If fact, this is a list of problems at Corinth that Paul is about to address. Speech: The Corinthians thought that were superior spiritual people and they were focused on speaking in tongues because it showed how superior they were. Knowledge: The Corinthians thought that their knowledge about the triune God being the only true God permitted them to eat food in any pagan cultic setting they wanted. Spiritual gift: The Corinthians wanted to focus on tongues rather than the whole range of gifts the benefit the Body of Christ. Blameless: The Corinthians did not see sexual sin in their midst as being contradictory to the Christian faith. Fellowship: The wealthy Corinthians were mistreating the poor ones in the very setting where the Lord’s Supper was celebrated.
If St. Paul wrote a letter today to Good Shepherd, what would he be mentioning in the thanksgiving section of the letter? I think he would give thanks for the manner in which Christ’s Means of Grace are valued here. I think he would give thanks for the way this congregation welcomes people in Christ.
But what else would he mention as he introduced the problems – the sin he wanted to address? Would he mention knowledge?: That because we have the sure knowledge of our baptism, we feel that sin is not really something against which we need to struggle? – After all, we are forgiven. Would he mention blameless?: That more and more we take on the world’s views about sex? – Sure I watch some porn, who doesn’t?; - Sure I am having sex with my girlfriend or my daughter is living with her boyfriend, that’s just what people do these days. What else would he mention?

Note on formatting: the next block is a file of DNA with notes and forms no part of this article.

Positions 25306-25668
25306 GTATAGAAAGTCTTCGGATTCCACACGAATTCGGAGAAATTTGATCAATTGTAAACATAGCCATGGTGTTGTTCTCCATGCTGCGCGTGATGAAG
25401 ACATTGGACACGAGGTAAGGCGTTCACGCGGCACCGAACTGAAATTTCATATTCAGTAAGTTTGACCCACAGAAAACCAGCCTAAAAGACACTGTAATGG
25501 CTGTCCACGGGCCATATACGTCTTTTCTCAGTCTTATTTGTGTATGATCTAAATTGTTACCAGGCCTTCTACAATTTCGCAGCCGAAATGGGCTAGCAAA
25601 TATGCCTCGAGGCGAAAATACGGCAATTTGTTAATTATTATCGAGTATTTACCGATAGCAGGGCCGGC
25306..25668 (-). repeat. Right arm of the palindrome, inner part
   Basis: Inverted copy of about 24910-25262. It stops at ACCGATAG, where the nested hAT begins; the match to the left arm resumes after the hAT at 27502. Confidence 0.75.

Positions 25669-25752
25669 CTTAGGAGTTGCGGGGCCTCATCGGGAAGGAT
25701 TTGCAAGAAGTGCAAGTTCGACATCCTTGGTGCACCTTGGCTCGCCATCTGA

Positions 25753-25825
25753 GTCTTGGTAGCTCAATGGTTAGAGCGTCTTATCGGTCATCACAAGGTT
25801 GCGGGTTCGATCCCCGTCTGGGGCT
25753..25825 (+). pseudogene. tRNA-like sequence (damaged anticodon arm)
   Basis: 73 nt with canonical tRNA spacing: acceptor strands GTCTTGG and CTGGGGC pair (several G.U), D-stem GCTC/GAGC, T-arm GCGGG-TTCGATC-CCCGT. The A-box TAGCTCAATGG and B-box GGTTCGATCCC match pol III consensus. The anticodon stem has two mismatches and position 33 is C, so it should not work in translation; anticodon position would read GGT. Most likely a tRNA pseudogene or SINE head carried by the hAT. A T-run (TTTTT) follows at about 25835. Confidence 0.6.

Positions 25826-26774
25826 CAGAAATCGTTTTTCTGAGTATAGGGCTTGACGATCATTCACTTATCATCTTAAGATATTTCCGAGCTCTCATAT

In our text, we hear some of the major problems at Corinth that Paul is going to address in the letter. There is some bad stuff there. If you take an honest look at yourself – you’ll find bad stuff there too. You will find sin. But remember that Paul’s opening address is just as true for you as it was for the Corinthians: “To the church of God that is in Corinth, to those sanctified in Christ Jesus, called to be saints together with all those who in every place call upon the name of our Lord Jesus Christ, both their Lord and ours.”
You have been called by God. Through baptism and the Word the Holy Spirit gave you faith in Jesus Christ. As Paul says in our text, “I give thanks to my God always for you because of the grace of God that was given you in Christ Jesus.” You have received God’s grace – his undeserved loving favor. He has given this unmerited and undeserved love to you in his Son Jesus Christ who offered himself for you on the cross.
Because of Jesus you are saints – you are holy ones in Christ Jesus. He is the One “who will sustain you to the end, guiltless in the day of our Lord Jesus Christ.” Already now, you are ready for the judgment of the Last Day. The sins of the past can’t change that. As Paul says in chapter six: “Or do you not know that the unrighteous will not inherit the kingdom of God? Do not be deceived: neither the sexually immoral, nor idolaters, nor adulterers, nor men who practice homosexuality, nor thieves, nor the greedy, nor drunkards, nor revilers, nor swindlers will inherit the kingdom of God. And such were some of you. But you were washed, you were sanctified, you were justified in the name of the Lord Jesus Christ and by the Spirit of our God.”
We don’t live as people who are bound by chains of guilt about the past. You have been freed by Christ! You are forgiven. You are a saint. Through his Spirit, Christ gives us all we need so that we can live with eager expectation. Paul says in our text “that you are not lacking in any spiritual gift, as you wait for the revealing of our Lord Jesus Christ.”